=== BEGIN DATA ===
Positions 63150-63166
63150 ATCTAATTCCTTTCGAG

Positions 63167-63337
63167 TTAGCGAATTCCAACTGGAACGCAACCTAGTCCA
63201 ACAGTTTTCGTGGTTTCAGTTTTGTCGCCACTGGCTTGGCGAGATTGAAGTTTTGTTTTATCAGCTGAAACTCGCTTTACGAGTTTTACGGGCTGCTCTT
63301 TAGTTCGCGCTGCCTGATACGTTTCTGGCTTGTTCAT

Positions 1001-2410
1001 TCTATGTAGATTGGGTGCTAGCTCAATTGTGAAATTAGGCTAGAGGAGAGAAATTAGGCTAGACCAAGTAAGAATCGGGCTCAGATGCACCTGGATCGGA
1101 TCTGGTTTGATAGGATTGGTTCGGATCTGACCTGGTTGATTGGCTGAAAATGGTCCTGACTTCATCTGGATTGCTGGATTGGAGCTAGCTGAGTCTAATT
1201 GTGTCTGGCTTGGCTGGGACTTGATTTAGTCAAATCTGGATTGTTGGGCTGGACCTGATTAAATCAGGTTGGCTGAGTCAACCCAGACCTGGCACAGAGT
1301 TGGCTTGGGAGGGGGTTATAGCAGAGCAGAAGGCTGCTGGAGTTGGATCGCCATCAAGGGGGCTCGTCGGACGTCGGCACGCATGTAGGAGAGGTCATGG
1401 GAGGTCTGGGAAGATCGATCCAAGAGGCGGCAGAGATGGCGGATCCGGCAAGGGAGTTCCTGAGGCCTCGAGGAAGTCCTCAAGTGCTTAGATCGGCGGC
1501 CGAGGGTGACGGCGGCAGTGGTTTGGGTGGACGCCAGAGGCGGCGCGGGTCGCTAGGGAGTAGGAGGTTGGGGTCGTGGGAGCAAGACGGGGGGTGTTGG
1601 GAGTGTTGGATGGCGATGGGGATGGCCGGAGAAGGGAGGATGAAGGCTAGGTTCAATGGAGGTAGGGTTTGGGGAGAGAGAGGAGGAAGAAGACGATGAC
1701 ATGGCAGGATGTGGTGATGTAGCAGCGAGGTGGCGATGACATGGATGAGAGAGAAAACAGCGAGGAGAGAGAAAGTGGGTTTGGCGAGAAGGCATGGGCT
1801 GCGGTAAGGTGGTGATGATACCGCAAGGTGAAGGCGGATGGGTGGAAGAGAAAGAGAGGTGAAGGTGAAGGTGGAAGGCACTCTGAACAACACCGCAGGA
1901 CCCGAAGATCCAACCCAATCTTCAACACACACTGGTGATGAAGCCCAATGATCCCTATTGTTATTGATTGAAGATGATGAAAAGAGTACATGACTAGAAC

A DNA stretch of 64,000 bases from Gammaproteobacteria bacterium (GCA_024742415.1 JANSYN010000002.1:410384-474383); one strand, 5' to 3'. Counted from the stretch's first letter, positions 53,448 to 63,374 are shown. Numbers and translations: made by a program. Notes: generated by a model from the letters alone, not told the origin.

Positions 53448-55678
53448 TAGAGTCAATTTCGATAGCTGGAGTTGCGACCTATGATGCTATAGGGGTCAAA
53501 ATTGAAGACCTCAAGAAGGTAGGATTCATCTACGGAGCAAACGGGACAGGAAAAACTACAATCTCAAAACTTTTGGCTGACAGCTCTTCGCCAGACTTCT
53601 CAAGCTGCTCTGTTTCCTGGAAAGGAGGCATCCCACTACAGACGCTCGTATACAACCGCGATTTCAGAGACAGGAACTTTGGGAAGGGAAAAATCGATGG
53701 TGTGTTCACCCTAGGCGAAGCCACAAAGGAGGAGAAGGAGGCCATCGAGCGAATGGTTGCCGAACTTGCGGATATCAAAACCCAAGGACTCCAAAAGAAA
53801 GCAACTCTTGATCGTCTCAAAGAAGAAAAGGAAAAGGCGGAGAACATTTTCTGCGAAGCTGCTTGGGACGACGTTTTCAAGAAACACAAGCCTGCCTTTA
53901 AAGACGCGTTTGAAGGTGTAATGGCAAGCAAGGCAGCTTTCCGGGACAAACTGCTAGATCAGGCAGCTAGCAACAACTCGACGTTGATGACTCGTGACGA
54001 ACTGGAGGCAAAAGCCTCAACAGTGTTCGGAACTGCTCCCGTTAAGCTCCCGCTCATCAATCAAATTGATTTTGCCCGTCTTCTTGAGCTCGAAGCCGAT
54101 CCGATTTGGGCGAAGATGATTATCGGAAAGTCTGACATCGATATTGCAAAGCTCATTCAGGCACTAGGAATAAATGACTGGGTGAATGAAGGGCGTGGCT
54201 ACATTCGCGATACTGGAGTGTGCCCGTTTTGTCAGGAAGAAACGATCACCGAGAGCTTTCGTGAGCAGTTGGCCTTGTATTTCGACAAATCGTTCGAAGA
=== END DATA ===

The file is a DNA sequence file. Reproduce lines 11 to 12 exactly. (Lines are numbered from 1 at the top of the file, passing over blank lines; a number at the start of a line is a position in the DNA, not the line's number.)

1301 TGGCTTGGGAGGGGGTTATAGCAGAGCAGAAGGCTGCTGGAGTTGGATCGCCATCAAGGGGGCTCGTCGGACGTCGGCACGCATGTAGGAGAGGTCATGG
1401 GAGGTCTGGGAAGATCGATCCAAGAGGCGGCAGAGATGGCGGATCCGGCAAGGGAGTTCCTGAGGCCTCGAGGAAGTCCTCAAGTGCTTAGATCGGCGGC